about how all these things join together, and what we do on the
Riverfront that makes sense on the Riverfront, versus what we
do in downtown or South Memphis or North Memphis
that makes sense. And join it all up and let
people have a great experience, and let it again, be catalytic so that it’s driving value
and quality of life. – Walk through some of the
sections that you’ve talked about, I think we have a map
of the Greenbelt park area that zooms in on what we
were looking at before. And that park,
it’s funny, that’s a park that I go to fairly often. And it’s amazing to me
that people don’t know that park is up there. That on Harbor Town,
and all that, that whole area which is probably some of the
wealthiest homes in Memphis, but also some that aren’t. I mean it’s truly a
mixed use, and it is, as you said, an
incredibly diverse park, that people often, so many
people just don’t know about. Part of the reason
they don’t know about it is that it’s not
very accessible. I mean, you can by car,
but what people will see, I think the blue line in
there is ways in which that park connects
to the rest of downtown, talk about that. I guess, what’s it called, the
Riverline is the name for this line that will connect
all the way through the areas that we’re talking about. – (Carol)
That’s right. We are, one of the projects that we’re
building now, both Memphis River
Parks Partnership and the City of Memphis Housing
and Community Development together are building something
that we call the River Line. That will be a pedestrian and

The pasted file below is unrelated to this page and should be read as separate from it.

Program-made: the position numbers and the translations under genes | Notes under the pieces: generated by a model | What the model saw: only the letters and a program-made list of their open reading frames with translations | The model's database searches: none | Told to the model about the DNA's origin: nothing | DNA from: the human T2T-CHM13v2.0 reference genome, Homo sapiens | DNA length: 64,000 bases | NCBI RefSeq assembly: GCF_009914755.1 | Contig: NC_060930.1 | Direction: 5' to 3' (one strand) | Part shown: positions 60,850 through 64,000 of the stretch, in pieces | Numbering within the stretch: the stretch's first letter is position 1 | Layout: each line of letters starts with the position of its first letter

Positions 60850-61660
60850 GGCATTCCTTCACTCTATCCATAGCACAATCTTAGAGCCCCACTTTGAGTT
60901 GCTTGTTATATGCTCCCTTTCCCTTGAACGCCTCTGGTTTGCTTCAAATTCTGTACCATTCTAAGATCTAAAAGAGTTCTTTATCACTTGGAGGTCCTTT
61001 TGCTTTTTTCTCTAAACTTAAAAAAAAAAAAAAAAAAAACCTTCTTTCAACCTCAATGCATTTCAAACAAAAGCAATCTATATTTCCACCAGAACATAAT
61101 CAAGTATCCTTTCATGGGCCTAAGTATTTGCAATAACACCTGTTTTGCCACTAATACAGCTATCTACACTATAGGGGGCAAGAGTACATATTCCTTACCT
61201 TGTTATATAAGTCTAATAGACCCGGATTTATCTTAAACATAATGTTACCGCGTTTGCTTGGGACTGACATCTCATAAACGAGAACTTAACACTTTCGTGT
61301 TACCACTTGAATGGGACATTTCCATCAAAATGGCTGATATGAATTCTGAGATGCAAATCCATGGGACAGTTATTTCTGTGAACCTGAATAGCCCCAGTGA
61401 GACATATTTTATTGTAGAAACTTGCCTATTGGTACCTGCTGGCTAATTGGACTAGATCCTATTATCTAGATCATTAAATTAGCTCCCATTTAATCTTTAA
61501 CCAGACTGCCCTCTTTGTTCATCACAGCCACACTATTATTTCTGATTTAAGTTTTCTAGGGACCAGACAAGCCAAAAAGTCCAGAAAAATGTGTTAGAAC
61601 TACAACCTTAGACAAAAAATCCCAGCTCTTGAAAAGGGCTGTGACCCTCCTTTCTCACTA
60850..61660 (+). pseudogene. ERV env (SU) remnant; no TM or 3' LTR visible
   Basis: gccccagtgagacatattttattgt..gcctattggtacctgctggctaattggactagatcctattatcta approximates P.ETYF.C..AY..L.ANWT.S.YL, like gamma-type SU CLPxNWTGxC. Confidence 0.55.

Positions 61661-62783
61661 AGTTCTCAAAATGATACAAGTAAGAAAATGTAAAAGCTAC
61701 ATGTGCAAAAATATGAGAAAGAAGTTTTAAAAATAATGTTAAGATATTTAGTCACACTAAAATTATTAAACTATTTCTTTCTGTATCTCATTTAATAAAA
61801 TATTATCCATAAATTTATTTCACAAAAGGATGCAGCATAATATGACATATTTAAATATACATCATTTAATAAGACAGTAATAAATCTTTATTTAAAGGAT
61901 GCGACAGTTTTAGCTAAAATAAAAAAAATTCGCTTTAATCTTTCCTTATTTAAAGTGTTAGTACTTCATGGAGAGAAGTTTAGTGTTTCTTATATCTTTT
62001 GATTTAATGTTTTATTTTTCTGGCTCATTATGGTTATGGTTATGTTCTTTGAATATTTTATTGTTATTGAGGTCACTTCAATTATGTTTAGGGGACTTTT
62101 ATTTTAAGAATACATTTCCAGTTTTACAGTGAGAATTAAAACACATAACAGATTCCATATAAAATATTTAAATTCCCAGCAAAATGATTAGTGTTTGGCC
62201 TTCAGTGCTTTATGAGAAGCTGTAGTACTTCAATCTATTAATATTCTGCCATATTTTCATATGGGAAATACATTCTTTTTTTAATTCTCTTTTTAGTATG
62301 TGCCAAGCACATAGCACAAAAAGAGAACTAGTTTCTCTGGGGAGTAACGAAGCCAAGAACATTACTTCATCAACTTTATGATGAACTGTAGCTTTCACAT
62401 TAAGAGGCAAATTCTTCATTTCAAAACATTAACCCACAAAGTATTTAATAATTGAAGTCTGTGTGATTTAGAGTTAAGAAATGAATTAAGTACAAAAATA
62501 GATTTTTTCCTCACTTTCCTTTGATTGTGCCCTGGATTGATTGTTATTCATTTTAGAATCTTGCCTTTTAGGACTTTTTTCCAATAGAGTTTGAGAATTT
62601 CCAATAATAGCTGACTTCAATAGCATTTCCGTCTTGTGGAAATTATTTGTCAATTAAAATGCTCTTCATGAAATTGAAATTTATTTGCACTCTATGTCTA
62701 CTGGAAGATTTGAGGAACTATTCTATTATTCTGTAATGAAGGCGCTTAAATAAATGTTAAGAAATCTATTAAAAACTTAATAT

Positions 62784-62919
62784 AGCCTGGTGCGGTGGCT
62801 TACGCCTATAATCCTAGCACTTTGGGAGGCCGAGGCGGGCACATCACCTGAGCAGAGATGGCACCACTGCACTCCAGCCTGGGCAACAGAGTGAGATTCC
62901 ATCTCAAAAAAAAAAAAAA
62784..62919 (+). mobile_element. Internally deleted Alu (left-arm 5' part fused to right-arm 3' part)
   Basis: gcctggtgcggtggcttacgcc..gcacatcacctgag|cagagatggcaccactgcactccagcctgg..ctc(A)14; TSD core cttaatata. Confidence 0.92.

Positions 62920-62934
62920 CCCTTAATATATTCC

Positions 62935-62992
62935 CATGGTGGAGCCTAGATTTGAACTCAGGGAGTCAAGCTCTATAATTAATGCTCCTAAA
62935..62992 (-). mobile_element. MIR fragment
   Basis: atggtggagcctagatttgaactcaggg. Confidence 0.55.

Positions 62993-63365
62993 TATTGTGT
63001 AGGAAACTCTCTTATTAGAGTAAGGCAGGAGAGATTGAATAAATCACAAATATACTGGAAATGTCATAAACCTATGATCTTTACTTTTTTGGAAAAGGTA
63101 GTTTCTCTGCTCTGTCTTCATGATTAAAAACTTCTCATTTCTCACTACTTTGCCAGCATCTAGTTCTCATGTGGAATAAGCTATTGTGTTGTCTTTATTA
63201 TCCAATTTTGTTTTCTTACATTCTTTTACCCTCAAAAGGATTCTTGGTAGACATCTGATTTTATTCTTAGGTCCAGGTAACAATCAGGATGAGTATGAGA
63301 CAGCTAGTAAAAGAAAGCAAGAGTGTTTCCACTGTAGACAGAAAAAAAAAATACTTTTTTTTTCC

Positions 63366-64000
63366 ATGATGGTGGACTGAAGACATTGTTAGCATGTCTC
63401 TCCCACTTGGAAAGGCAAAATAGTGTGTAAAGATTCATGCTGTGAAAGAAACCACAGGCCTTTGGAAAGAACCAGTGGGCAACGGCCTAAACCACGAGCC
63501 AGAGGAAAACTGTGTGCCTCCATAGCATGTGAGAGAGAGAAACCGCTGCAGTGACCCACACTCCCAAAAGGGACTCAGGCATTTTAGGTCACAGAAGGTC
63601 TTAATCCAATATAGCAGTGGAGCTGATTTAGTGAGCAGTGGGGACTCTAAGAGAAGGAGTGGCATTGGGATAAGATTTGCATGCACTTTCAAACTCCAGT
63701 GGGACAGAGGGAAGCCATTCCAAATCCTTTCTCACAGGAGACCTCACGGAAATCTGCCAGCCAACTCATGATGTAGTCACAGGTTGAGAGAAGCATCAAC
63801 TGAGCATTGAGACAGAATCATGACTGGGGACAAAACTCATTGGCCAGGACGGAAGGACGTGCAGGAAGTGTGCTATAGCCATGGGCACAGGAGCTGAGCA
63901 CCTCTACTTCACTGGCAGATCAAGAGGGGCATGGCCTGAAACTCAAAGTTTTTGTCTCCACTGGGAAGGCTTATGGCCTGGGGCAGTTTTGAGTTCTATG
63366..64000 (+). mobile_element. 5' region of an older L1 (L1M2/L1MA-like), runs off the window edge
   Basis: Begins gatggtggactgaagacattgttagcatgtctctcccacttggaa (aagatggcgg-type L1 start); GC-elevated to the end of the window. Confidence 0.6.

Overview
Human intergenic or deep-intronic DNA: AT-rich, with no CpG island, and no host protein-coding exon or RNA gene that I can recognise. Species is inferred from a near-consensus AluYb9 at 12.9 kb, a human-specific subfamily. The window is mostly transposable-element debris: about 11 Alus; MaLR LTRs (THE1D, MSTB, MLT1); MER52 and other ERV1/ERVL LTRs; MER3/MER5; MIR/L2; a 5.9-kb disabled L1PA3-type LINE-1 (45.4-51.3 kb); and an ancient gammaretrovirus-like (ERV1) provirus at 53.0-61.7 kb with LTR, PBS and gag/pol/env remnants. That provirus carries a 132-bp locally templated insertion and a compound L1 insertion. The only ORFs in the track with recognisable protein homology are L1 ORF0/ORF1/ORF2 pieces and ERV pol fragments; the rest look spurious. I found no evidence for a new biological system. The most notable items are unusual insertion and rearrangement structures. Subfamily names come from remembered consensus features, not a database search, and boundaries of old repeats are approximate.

bike path that will take you from Confluence Park
on the North, which is where the
Wolf River dumps into the Mississippi River, and the
Wolf River Greenline ends at the Mississippi River. So from Confluence Park all
the way down to Greenbelt Park, you can ride on into Mud Island,
to the tip if you want to. But then you can also go over
the A.W. Willis Bridge, circle back around through
the Coast Guard property, and behind the flood wall, one of my favorite places,
so floodwall at the Pyramid, behind the floodwall, come right
out at Tennessee Welcome Center. Go into Mississippi River
Park, which will get under construction June 1st,
it’s going to be a fabulous jewel of a park, come down
Cobblestone Walkway, into Tom Lee Park,
up Asburn-Coppock, around to Martyr’s Park
where you get this gorgeous view of Big River Crossing, and
then over Big River Crossing, and then eventually
on-street to MLK. – (Eric)
Right, and people see that last part there, and I think a lot of people now
have been on Big River Crossing, Harahan Bridge, but a number of
those areas you talked about, I bet the percentage of
Memphians who’ve been down there, walking, on a bike, is
miniscule, right? – (Carol)
Well sometimes they’re there and they don’t know
they’re there. You know, they wouldn’t
know Asburn-Coppock Park, what is that, but they
sort of know the south end of Tom Lee
has a big point, and so… – One area that
there was some concern, there was some consternation,
was last year for much of the summer, Riverside Drive was
closed with a park that had basketball courts,